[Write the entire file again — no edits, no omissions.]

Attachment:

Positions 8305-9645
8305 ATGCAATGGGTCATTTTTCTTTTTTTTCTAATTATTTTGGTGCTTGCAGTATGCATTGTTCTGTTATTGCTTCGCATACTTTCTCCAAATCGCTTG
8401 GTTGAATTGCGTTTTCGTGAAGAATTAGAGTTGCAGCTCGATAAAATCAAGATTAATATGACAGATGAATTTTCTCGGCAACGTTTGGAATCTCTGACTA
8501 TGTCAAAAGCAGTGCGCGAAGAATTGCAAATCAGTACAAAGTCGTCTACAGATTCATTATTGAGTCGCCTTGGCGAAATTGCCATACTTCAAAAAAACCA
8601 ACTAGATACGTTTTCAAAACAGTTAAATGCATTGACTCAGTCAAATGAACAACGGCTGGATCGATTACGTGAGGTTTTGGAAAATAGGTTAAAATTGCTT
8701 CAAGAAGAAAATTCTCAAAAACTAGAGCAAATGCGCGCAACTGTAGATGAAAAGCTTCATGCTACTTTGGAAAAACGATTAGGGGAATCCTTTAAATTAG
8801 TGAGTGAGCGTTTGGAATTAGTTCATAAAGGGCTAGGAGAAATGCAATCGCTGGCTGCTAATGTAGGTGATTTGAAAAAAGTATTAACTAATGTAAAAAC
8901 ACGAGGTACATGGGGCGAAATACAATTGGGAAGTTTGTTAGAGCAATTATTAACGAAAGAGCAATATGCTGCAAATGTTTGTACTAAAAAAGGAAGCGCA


Positions 8305-9645
8305 ATGCAATGGGTCATTTTTCTTTTTTTTCTAATTATTTTGGTGCTTGCAGTATGCATTGTTCTGTTATTGCTTCGCATACTTTCTCCAAATCGCTTG
8401 GTTGAATTGCGTTTTCGTGAAGAATTAGAGTTGCAGCTCGATAAAATCAAGATTAATATGACAGATGAATTTTCTCGGCAACGTTTGGAATCTCTGACTA
8501 TGTCAAAAGCAGTGCGCGAAGAATTGCAAATCAGTACAAAGTCGTCTACAGATTCATTATTGAGTCGCCTTGGCGAAATTGCCATACTTCAAAAAAACCA
8601 ACTAGATACGTTTTCAAAACAGTTAAATGCATTGACTCAGTCAAATGAACAACGGCTGGATCGATTACGTGAGGTTTTGGAAAATAGGTTAAAATTGCTT
8701 CAAGAAGAAAATTCTCAAAAACTAGAGCAAATGCGCGCAACTGTAGATGAAAAGCTTCATGCTACTTTGGAAAAACGATTAGGGGAATCCTTTAAATTAG
8801 TGAGTGAGCGTTTGGAATTAGTTCATAAAGGGCTAGGAGAAATGCAATCGCTGGCTGCTAATGTAGGTGATTTGAAAAAAGTATTAACTAATGTAAAAAC
8901 ACGAGGTACATGGGGCGAAATACAATTGGGAAGTTTGTTAGAGCAATTATTAACGAAAGAGCAATATGCTGCAAATGTTTGTACTAAAAAAGGAAGCGCA